Populations of invertebrates such as insects, spiders and worms – many of which are essential to the health of ecosystems – have fallen by 45% on average over the past 40 years, according to a new study.
The paper, published in the journal Science, reports that invertebrate numbers have plummeted while the human population has boomed and suggests that humans are to blame.
In the UK, for example, the numbers of bees, butterflies and beetles have declined by 30% to 60% since the 1970s.
The authors say the crisis is at least as severe as the more publicised plight of endangered vertebrates.
- Bees: EU Food Watchdog Delays Neonic Pesticide Safety Review
- Scientists Warn Urgent Action Is Needed To Stop Pollinator Decline
- Ten Policies To Protect Vital Pollinators Revealed By Scientists
- UK Public Strongly Support EU Rules To Protect Bees And Nature
- British People In Favour Of Protecting Bees with EU Rules, According To YouGov Survey
“We were shocked to find similar losses in invertebrates as with larger animals, as we previously thought invertebrates to be more resilient,” said Ben Collen of University College London, a co-author of the study.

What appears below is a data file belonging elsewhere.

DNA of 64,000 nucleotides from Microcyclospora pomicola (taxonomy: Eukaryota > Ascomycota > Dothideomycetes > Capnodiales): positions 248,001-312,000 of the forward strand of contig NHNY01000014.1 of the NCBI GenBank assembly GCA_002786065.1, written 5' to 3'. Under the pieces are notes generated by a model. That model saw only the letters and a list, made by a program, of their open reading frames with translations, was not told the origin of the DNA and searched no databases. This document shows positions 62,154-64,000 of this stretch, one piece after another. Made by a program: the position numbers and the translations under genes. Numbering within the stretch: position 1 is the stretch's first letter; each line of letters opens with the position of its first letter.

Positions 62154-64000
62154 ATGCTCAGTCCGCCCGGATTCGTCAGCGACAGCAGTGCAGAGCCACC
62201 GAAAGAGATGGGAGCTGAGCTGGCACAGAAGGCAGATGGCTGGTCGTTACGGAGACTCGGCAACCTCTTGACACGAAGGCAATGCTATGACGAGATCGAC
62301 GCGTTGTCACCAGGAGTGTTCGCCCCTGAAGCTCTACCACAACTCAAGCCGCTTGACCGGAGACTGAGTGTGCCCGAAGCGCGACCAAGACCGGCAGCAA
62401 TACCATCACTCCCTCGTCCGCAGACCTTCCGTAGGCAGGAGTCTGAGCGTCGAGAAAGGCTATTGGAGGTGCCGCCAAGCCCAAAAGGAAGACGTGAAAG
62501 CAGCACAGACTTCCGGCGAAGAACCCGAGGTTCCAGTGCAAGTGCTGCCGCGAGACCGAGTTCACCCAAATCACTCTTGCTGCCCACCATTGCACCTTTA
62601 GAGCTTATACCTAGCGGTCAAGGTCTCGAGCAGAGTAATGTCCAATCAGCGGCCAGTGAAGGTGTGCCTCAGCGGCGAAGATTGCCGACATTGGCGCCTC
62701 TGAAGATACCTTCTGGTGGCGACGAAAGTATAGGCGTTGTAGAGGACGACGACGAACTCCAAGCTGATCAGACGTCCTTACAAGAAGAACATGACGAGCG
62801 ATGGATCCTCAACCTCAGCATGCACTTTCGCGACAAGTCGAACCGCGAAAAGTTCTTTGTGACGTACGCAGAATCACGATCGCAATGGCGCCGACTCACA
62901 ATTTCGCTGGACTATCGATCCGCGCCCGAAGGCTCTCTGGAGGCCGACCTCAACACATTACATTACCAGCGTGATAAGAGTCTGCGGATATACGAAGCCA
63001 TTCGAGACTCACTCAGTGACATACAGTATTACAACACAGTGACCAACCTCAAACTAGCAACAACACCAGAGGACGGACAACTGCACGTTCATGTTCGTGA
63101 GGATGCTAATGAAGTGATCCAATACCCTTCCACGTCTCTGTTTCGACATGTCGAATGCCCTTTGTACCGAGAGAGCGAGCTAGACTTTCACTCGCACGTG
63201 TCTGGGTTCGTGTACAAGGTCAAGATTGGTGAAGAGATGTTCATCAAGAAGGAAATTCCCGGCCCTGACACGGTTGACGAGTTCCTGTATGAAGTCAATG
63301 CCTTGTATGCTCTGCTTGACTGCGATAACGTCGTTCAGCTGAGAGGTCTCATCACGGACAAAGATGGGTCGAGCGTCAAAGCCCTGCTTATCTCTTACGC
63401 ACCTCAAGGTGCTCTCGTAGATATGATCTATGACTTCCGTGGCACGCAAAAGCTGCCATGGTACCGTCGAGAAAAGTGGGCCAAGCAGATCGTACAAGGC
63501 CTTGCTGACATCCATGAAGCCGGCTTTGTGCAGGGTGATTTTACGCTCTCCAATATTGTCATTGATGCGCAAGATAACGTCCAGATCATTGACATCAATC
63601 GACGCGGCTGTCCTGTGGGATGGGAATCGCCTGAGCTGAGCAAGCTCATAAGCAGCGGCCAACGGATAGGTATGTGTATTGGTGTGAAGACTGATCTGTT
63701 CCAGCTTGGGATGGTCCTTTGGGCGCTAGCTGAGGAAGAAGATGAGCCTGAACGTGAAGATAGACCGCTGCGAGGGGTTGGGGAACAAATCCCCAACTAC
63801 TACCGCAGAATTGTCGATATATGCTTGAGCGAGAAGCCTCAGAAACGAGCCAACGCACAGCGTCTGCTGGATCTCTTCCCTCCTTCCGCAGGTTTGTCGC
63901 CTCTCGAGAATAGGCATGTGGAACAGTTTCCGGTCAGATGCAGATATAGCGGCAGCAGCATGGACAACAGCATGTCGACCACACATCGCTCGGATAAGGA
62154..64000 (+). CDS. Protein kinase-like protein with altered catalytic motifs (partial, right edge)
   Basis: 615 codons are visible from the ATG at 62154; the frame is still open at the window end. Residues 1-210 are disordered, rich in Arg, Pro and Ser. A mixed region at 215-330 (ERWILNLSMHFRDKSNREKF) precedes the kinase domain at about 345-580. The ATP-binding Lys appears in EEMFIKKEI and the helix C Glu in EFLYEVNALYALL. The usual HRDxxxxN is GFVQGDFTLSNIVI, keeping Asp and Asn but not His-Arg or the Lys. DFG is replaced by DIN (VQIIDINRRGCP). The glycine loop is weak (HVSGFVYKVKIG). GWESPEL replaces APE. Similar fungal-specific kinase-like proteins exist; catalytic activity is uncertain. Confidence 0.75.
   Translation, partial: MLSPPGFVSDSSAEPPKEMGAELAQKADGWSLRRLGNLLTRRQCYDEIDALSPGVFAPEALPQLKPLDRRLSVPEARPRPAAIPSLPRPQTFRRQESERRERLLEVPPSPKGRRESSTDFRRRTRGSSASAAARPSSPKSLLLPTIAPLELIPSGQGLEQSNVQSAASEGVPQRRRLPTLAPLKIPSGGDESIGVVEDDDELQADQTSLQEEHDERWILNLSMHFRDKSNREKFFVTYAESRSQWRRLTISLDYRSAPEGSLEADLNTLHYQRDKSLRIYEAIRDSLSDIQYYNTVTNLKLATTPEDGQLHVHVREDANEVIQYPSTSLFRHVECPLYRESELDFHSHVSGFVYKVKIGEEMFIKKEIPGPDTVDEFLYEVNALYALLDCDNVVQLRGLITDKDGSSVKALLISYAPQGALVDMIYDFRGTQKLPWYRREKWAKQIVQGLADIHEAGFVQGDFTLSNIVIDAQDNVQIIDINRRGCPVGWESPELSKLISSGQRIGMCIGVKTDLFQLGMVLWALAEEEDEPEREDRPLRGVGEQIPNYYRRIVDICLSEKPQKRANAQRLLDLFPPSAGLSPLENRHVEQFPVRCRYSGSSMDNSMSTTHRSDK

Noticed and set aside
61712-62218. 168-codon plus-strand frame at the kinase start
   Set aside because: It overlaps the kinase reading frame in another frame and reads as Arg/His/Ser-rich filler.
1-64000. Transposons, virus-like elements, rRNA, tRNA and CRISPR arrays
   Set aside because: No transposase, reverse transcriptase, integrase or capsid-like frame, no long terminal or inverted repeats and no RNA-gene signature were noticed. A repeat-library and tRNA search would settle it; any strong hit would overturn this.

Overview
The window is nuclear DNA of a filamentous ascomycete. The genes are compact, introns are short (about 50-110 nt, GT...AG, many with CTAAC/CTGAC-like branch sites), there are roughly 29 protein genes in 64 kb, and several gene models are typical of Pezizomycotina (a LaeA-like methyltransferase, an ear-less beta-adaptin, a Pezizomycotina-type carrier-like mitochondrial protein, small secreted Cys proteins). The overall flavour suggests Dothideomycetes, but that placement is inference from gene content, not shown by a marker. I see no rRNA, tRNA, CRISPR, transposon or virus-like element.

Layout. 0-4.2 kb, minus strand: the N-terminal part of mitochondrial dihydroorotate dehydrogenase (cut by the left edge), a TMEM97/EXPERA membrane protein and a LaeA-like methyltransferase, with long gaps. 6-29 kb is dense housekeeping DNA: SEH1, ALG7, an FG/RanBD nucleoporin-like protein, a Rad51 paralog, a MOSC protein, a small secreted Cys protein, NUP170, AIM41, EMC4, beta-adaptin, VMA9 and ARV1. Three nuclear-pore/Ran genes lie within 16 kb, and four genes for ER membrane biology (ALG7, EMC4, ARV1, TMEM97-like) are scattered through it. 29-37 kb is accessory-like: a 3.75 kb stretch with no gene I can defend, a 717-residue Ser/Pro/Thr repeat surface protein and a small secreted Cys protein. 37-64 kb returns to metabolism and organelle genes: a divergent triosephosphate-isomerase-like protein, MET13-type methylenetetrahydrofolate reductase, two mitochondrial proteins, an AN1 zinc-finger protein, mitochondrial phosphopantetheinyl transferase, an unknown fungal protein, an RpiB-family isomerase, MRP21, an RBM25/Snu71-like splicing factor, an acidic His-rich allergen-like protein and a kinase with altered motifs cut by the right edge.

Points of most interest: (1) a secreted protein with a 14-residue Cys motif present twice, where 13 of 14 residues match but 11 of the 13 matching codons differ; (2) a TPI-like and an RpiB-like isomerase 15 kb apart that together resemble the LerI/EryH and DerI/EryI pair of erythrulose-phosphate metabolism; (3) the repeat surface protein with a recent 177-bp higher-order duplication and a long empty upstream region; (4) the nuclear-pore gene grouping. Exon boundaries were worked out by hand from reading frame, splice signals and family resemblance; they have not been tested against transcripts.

Many species also play vital roles in providing so-called “ecosystem services”. These include the natural recycling of waste, or the pollination services provided by bees and other insects.
It is thought that insect pollinators are essential to the cultivation of 75% of all the world’s food crops.
These pollinators are estimated to be worth around 10% of the economic value of the world’s entire food supply.
“While we don’t fully understand what the long-term impacts of these declining numbers will be, currently we are in the potentially dangerous position of losing integral parts of ecosystems without knowing what roles they play within it,” Collen added.
Another study published in Science this week found that the loss of animals is driving human trafficking and slavery.
The paper suggested that the rapid decline of wildlife that had acted as a food source in poor countries means that more children are needed for cheap labour, across Africa, Thailand, Burma and Cambodia.
Photo: Mick Talbot via flickr